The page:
That’s when you see the culture or climate of an organisation. That’s what tells you how well or not you’re doing.

Will you be brave enough to truly look today?

I’d love to hear your thoughts & experiences

*Leaders Hour is a weekly twitter chat.

Putting the soul back into meetings

‘How can we have meetings that are productive and uplifting, where we speak from our hearts and not from our egos?’

I love this quote from Frederik Laloux (Reinventing Organisations) – it reminds me what it’s like to be in a really bad meeting; and what is possible when you’re in a superb one.

Meetings are often the only time a team has protected time together – a time to come together to discuss, debate and decide on important issues. Yet too often they don’t feel like that, they feel soulless, dull, scary, intimidating or just a waste of time.

Instead of conversation, there are statements. Instead of collaboration, there’s competition. Where encouragement could be offered, there’s challenge. Where challenge needs to happen, there’s passive agreement or silence.

So what goes wrong? The first thing thing is to look at whether your meetings are input or output driven.

Input driven meetings

These focus primarily on process, agenda and information sharing. I call them state and inform meetings – where to a greater or lesser degree, people run through a list of what they’ve done. One by one. In turn. Then the meeting ends.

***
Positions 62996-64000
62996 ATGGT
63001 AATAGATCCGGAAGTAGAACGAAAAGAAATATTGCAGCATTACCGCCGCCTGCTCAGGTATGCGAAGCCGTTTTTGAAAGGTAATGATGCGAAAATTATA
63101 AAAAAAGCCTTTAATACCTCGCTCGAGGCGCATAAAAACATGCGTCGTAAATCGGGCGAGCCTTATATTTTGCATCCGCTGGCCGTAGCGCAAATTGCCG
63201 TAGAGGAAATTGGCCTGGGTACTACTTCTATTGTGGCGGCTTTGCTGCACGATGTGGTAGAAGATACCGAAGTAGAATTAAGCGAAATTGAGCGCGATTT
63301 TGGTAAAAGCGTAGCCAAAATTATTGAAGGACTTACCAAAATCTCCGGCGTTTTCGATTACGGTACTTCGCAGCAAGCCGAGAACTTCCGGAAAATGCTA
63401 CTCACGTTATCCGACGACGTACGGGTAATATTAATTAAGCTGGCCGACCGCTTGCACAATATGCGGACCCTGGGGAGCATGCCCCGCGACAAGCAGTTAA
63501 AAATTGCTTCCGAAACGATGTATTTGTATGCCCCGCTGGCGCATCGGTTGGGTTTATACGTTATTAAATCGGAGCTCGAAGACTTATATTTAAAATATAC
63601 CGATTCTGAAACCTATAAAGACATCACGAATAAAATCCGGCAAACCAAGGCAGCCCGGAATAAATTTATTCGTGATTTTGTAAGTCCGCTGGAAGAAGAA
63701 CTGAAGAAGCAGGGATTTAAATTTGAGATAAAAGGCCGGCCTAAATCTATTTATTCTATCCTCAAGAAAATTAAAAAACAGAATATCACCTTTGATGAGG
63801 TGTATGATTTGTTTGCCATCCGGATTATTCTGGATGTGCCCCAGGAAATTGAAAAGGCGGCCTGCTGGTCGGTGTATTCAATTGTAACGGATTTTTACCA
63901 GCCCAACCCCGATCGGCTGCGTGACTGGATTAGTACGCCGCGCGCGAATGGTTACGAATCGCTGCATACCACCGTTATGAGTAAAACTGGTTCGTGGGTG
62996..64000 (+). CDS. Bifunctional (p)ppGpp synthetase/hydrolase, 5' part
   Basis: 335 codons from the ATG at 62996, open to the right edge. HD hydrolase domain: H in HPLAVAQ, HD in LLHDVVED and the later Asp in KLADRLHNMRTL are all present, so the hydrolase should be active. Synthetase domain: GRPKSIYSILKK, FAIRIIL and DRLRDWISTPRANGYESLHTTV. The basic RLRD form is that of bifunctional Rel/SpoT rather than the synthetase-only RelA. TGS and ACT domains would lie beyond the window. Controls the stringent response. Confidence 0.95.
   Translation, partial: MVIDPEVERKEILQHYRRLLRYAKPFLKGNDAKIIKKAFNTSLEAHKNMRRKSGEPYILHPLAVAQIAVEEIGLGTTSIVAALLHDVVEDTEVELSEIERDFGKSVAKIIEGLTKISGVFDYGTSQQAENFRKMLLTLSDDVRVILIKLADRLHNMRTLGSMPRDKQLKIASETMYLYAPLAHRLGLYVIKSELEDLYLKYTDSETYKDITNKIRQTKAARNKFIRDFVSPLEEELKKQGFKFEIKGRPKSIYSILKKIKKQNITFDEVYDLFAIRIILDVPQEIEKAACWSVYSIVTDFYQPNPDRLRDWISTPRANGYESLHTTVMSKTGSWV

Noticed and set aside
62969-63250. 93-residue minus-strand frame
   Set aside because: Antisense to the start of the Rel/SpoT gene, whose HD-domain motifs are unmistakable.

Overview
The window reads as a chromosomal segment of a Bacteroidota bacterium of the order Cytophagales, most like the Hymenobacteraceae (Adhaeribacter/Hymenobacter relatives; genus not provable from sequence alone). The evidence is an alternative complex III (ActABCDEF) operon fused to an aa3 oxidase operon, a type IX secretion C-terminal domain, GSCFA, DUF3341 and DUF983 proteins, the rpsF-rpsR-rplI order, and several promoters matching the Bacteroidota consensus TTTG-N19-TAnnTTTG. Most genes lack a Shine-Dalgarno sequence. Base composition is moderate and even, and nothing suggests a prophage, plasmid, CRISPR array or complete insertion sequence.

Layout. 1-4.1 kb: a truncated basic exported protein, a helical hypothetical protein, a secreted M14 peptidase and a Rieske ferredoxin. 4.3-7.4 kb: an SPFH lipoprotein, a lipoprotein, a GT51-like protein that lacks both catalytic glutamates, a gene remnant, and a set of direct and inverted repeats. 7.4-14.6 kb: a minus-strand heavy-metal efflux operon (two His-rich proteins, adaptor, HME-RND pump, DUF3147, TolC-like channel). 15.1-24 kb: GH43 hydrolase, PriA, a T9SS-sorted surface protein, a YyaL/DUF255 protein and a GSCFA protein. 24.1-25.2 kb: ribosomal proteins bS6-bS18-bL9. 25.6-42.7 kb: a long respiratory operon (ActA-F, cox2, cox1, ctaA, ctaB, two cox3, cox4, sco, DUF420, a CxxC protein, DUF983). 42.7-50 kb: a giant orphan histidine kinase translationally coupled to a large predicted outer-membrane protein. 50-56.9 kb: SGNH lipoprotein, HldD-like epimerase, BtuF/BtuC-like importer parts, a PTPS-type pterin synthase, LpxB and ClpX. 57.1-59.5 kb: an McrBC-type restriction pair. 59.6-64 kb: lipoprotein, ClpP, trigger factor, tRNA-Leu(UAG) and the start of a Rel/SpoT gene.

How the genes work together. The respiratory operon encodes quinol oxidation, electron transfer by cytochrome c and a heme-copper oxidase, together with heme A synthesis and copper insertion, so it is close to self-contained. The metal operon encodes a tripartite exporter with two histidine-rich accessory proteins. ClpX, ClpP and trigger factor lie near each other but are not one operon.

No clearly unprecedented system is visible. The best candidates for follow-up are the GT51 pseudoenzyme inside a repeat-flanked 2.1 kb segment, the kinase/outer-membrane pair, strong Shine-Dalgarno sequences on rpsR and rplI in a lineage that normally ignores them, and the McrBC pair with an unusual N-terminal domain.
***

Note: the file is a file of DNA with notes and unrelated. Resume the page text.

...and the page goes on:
At their worst, meetings like this are a competitive battle, a place for team members to present themselves in the best light in front of colleagues or stakeholders. Listening only to find opportunities to reassert strength, disagree or demonstrate greater knowledge.

At their best, meetings like this are places where people say their bit, then stay quiet and hide for the rest of it. No eye contact, doodling as if their life depends on it and wishing it was over so they can get on with real work.

Input driven meetings tend to occur because relationships aren’t fully formed and trust is low. The overriding tone is likely to be one of fear, apathy or exhaustion.

Output driven meetings

These focus primarily on what the meeting delivers for you as a team/organisation, they’re about providing you with – clarity to make good decisions, confidence, chance to debate difficult issues and challenge each other constructively, encouragement, strength.